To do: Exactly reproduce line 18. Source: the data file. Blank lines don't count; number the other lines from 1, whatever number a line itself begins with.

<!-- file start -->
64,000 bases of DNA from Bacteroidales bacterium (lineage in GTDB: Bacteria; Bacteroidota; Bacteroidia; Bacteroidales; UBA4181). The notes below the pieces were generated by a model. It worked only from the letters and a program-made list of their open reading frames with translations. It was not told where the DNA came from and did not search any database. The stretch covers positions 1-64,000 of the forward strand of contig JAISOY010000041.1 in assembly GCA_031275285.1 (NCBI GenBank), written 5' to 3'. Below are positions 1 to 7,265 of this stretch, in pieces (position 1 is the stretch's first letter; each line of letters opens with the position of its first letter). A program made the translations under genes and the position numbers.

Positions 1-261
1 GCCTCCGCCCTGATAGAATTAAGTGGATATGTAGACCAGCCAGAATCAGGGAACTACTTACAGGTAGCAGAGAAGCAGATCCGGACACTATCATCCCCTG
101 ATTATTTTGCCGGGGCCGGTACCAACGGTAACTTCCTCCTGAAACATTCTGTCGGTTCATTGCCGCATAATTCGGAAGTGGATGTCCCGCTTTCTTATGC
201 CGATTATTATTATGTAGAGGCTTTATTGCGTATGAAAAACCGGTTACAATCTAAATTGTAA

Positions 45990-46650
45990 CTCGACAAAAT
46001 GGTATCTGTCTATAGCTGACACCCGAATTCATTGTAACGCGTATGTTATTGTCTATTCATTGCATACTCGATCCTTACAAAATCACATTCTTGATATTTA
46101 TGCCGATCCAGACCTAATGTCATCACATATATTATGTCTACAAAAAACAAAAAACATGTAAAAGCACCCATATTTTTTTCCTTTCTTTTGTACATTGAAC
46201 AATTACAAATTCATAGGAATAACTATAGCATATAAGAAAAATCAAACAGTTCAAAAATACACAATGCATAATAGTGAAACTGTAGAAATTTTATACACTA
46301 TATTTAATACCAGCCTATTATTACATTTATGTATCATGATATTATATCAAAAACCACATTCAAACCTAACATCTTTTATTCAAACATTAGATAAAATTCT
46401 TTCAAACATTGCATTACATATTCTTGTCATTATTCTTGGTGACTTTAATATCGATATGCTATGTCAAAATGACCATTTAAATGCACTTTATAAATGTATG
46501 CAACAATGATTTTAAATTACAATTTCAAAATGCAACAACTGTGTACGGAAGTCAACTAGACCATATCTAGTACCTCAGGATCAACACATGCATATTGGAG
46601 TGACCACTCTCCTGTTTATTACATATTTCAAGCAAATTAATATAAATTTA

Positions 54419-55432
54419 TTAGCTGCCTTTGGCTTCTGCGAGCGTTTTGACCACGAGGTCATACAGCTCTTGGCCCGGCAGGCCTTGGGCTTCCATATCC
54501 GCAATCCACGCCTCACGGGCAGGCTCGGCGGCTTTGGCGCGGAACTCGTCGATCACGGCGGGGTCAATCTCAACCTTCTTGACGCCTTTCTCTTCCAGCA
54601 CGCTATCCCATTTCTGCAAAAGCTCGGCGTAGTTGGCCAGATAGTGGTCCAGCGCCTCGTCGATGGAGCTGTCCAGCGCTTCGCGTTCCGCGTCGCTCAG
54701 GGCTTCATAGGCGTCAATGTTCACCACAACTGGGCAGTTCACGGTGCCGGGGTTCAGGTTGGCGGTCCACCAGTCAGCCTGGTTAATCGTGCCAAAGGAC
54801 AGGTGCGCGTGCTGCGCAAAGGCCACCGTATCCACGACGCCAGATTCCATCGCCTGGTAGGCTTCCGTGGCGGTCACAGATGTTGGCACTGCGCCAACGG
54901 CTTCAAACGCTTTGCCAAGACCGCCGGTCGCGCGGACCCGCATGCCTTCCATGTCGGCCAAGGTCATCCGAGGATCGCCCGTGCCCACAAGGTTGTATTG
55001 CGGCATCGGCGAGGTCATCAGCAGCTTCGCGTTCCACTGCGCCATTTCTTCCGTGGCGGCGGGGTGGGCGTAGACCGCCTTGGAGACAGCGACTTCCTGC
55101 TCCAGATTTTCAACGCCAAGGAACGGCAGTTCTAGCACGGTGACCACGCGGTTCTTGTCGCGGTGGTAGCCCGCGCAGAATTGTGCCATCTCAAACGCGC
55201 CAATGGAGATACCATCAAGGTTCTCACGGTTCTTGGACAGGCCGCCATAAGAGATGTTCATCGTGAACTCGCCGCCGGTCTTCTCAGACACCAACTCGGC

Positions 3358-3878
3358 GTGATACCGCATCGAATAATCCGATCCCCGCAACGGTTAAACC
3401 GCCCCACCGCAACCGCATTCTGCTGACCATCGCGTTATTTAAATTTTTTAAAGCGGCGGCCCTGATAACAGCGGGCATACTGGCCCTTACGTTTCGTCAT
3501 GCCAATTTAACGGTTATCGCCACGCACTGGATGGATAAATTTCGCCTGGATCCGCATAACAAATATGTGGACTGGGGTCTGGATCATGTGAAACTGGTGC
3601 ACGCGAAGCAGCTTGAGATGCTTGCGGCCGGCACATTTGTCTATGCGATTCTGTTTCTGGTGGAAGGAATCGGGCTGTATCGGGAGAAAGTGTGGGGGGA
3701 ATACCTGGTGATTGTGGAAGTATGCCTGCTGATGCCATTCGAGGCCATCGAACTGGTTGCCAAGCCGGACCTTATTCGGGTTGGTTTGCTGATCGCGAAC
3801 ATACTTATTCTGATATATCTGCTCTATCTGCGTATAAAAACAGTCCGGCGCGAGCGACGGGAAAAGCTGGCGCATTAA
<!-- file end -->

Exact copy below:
54601 CGCTATCCCATTTCTGCAAAAGCTCGGCGTAGTTGGCCAGATAGTGGTCCAGCGCCTCGTCGATGGAGCTGTCCAGCGCTTCGCGTTCCGCGTCGCTCAG